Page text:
The new Clark County affiliate of the Nevada State Education Association is accusing its rival union of bullying and intimidating teachers to prevent them from dropping their membership.
The National Education Association of Southern Nevada (NEA-SN), which is fighting to represent Clark County School District educators, claims in a flyer posted on its website this week that the “failing” Clark County Education Association (CCEA) is resorting to “illegal tactics” to keep its members. It advises educators not to be deceived by the “desperate attempt to spread misinformation and falsehoods.”
The state affiliate was formed after the Clark County Education Association voted to separate from its parent Nevada State Education Association — and simultaneously the federal National Education Association — over concerns that those groups don’t represent Clark County educators adequately.
The battle between the two unions is heating up during the so-called drop period from July 1-15, when teachers can choose to end their membership in the CCEA.
NEA-SN claims that CCEA has tried to pose additional requirements — such as the need for addresses, Social Security numbers and driver’s license information — in order for teachers to drop their membership.
Brian Lee, executive director of the Nevada State Education Association, argued that none of those requirements are included in the CCEA contract.
“We’re receiving numerous reports about CCEA attempting to restrain the rights of members to choose the union for them, or to choose to not be a member of a union,” he said. “Upon receiving those reports, we decided to advise the members of their rights to withdraw from a union if they so choose.”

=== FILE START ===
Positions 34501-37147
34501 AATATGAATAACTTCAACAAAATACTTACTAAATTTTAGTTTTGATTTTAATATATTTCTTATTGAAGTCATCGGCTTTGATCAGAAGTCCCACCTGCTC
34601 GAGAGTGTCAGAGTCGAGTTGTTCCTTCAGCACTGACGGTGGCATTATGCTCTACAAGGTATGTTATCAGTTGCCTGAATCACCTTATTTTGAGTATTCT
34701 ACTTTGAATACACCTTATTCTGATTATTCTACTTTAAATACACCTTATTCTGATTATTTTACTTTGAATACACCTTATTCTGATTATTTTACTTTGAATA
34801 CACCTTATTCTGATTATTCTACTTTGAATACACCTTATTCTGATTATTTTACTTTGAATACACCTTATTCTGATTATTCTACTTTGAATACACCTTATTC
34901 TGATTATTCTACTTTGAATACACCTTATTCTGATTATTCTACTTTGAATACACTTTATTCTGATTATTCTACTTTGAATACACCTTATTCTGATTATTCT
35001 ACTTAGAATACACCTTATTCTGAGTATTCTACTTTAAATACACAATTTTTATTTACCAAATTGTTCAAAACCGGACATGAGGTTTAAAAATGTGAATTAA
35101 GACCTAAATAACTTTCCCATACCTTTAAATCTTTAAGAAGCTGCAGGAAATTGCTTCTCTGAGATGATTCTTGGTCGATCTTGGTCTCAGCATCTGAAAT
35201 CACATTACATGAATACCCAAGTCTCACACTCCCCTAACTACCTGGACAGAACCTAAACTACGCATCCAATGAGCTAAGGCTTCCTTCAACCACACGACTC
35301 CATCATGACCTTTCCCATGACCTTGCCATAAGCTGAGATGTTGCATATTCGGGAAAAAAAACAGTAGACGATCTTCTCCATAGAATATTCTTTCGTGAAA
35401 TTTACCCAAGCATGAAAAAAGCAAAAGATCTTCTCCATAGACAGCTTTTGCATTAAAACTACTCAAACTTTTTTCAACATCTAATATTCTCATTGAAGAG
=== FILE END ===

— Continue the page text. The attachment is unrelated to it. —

He said he did not know the exact number of complaints received but that it was in the dozens.
CCEA Executive Director John Vellardita said the accusations are not true.
“I’m telling you, we haven’t done anything different than we have in the last 20 years,” he said. “I’m not going to feed a story that’s manufactured; it’s a manufactured story on their part.”
Every local government employee has a right to join or refrain from joining a union, according to state law. State law also forbids employee organizations from restraining or coercing any employee in their use of that right.
While CCEA is the recognized bargaining agent with the district, a new union can steal that title if membership drops below 50 percent of its employee group.
The Supreme Court, however, is still deciding whether a new union must win representation through a vote by the supermajority — the majority of all employees in the group — or the majority of those who vote.
District data shows that 10,823 educators had dues deducted from their paycheck as of June 25. That’s roughly 58 percent of the 18,674 employees certified as of June 19.